One of the most striking elements of Limbs is its brevity. Coming in at a lean 37 minutes, it’s their shortest album to date, and many wonder if it’s really their new album – whether this is just half of the real King of Limbs. Some research on the interwebs has revealed that the band has grown tiresome of the recording process, and no longer has the inclination to go through the odyssey of producing a game-changer like Ok Computer or Kid A. To me, Limbs is thus a lot like Bowie’s Low. A short-length album of fragmented ideas, that could easily be turned into something more epic, but chooses instead to leave them unresolved and just throw them out there.

But that’s not to say Limbs is a non-starter. For me, it continues the sound begun with Rainbows, which is a more joyful Radiohead. Moreover, this is probably the first sexy Radiohead album. These tracks groove unlike their other electronic forays. They’re returning to a genre they helped popularize, but they’re also drawing on newcomers such as Flying Lotus and James Blake. The lead single, “Lotus Flower,” and its video, proves this. Sure, oftentimes the lyrics and the melodies contradict such a claim, but unlike their previous albums, Limbs is giving us a way out. On The Bends, Ok Computer, and Kid A, we were confronted with near despair and angst, and our best hope was the catharsis experienced at the end, or the new perspective it afforded us. But Limbs makes two things obvious to me: for one, what Radiohead have always been interested in is the negotiation between the human condition, the flesh, and what it means to be living in the world, and the potentially limitless possibilities of technology. Between the two falls the shadow, and this is where Radiohead, unlike any other band of our time, exist: in the gap between our bodies and our machines. Secondly, if this is our existential condition, then what are we to do? Simply wallow in our despair and bemoan our lot? Many criticize Radiohead for exactly this – that they’ve never really progressed beyond “Creep” and just continue to make depressing music. Well I say nay nay! How can a band simultaneously decry technology yet revel in its creative potential? What they’re doing, what they’ve always been doing, is trying to, at once, articulate a conflict, and then show us a possible synthesis.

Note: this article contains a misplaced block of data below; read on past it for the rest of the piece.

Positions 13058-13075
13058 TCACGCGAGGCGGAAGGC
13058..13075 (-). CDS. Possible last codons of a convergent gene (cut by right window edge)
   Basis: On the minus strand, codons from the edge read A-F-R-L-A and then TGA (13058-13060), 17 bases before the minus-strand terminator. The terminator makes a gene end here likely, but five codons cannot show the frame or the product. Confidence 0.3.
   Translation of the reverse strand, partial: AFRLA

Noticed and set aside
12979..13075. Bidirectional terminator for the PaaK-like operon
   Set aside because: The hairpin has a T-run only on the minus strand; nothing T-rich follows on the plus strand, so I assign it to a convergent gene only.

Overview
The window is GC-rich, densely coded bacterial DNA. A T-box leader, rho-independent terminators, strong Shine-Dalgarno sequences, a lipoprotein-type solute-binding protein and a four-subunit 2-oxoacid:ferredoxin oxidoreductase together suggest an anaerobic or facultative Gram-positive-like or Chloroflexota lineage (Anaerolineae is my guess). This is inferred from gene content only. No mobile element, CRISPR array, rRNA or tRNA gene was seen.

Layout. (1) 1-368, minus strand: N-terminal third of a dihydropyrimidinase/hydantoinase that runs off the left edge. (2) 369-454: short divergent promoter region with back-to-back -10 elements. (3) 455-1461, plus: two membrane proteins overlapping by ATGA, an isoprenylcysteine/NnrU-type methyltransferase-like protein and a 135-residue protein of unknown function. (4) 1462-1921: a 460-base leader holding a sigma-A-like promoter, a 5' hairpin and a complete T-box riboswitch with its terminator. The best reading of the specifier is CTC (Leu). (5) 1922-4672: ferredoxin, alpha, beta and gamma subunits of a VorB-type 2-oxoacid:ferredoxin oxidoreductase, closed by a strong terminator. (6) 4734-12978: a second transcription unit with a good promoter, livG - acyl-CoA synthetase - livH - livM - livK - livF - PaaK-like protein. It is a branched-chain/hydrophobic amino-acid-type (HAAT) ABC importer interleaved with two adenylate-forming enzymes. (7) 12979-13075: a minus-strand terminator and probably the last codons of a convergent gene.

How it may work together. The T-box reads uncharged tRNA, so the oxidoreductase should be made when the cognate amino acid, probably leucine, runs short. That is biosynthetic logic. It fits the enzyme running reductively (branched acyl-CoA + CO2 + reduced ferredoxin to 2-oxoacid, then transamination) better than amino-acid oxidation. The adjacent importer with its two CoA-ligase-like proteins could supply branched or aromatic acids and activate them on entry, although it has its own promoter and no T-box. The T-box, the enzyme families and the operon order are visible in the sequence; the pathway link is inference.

And this is why I love Radiohead. They’re willing to not only plunge into those difficult waters, but also try and swim through it. Like all great artists, they show us both the crisis of the human condition and its possible redemption. If I must assign this album some sort of grade, I’d give it an 8.5/10.



~ by braddunne on February 28, 2011.